• No matter who would run these reactors, in the future, they would have to spend exorbitant amounts of money to deal with the climate-crisis realities outlined in this Report.

Clearly, there comes a time to depart from the “sunk-cost fallacy,” and cut bait.  The climate realities are forcing those choices on policy makers now.  It would be much more in the best future interests of Illinois, its ratepayers and the economy to invest in a new and more resilient energy system, created in a manner better suited to dealing with the anticipated worsening climate crisis scenarios.  It makes far more sense to invest any proposed nuclear bailout monies into state-of-the art appropriate renewables, energy efficiency, energy storage, and micro-grid and grid transmission upgrades.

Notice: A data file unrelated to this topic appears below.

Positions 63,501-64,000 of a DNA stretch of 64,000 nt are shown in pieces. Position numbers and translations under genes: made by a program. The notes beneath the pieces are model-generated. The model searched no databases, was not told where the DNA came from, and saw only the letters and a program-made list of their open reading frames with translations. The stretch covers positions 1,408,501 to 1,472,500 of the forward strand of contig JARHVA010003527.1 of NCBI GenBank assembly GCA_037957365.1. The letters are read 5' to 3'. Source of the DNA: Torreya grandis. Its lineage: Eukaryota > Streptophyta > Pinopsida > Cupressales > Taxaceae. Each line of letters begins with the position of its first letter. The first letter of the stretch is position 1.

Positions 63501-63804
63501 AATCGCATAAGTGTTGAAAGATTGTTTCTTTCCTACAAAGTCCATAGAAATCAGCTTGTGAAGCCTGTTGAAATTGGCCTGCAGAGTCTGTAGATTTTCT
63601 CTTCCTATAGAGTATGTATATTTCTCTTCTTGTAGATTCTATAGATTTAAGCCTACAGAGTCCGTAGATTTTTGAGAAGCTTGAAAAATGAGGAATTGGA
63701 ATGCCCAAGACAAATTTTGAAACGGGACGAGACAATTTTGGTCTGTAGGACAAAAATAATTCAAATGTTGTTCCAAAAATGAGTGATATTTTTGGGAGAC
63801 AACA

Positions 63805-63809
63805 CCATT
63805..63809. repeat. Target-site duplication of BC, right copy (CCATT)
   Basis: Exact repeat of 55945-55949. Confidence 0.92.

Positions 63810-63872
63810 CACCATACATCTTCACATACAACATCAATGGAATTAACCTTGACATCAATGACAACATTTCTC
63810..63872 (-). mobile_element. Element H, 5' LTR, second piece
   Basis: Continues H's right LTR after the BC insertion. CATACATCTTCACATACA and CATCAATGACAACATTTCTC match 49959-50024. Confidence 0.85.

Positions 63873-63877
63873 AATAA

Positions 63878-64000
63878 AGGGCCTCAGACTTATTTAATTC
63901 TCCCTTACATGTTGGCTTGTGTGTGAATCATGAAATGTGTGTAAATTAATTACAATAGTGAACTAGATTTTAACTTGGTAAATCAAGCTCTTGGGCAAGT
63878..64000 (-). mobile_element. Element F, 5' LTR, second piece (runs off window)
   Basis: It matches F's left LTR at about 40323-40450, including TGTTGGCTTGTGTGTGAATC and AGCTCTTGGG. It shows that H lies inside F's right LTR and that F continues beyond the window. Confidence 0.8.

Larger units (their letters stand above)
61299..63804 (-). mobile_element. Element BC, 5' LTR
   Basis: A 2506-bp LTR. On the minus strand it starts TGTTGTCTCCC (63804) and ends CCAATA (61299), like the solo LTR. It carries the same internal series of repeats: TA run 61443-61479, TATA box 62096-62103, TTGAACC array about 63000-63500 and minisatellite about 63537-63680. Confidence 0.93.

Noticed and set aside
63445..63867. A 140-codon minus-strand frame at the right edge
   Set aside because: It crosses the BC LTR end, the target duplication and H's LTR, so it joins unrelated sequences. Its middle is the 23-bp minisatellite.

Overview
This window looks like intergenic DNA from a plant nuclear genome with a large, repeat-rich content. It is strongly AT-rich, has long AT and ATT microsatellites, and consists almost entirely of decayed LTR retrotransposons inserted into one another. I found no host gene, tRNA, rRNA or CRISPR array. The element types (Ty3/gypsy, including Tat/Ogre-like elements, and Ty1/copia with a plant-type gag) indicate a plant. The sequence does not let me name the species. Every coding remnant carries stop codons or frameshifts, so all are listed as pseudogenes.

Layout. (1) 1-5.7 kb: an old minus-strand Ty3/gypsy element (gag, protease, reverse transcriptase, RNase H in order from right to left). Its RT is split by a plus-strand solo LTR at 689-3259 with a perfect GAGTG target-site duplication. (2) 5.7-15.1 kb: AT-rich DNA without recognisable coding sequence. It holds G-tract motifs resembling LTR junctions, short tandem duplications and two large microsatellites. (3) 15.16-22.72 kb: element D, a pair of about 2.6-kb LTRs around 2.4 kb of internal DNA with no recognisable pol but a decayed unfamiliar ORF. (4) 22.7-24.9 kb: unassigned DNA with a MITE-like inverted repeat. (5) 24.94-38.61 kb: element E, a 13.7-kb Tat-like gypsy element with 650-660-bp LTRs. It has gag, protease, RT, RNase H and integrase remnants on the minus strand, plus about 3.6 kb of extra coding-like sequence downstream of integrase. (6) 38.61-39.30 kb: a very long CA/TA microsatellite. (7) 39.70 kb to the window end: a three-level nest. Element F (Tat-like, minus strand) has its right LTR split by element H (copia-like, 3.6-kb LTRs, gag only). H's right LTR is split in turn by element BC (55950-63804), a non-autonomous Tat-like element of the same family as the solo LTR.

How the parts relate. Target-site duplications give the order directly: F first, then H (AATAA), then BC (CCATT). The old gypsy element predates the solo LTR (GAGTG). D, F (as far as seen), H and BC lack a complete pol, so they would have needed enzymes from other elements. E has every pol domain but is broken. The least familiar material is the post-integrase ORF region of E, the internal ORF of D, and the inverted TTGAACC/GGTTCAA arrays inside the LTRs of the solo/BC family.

Conclusions and Recommendations:

  1. “With uncertainty surrounding our ability to mitigate or slow down climate change, it is imperative to study scenarios of how the next level of global warming could impact energy systems in general and nuclear power in particular, given its advocatory role in fighting climate change in the first place.” [1, p.760]
  2. Fifty-plus legislators of the Illinois Legislative Green Caucus have signed a joint letter stating that this legislation is a climate bill, or they will not support it.  Governor Pritzker has stated it is a climate bill.  If this talk is genuine, then we can no longer ignore nuclear power’s vulnerabilities to climate disruption, its negative water impacts, and reduced efficiencies.
  3. The crude, primitive and myopic (and some would say, self-serving) political view that the upcoming energy legislation is about “jobs” is going to have to be subservient and secondary to escalating climate disruption concerns, such as those listed in this Report.

Conclusions and Recommendations: (cont’d.)

  1. While it is always easier to spend someone else’s money, good public policy would have it spent on technology that works, is resilient, and has a future – like renewable energy and efficiency.  Nuclear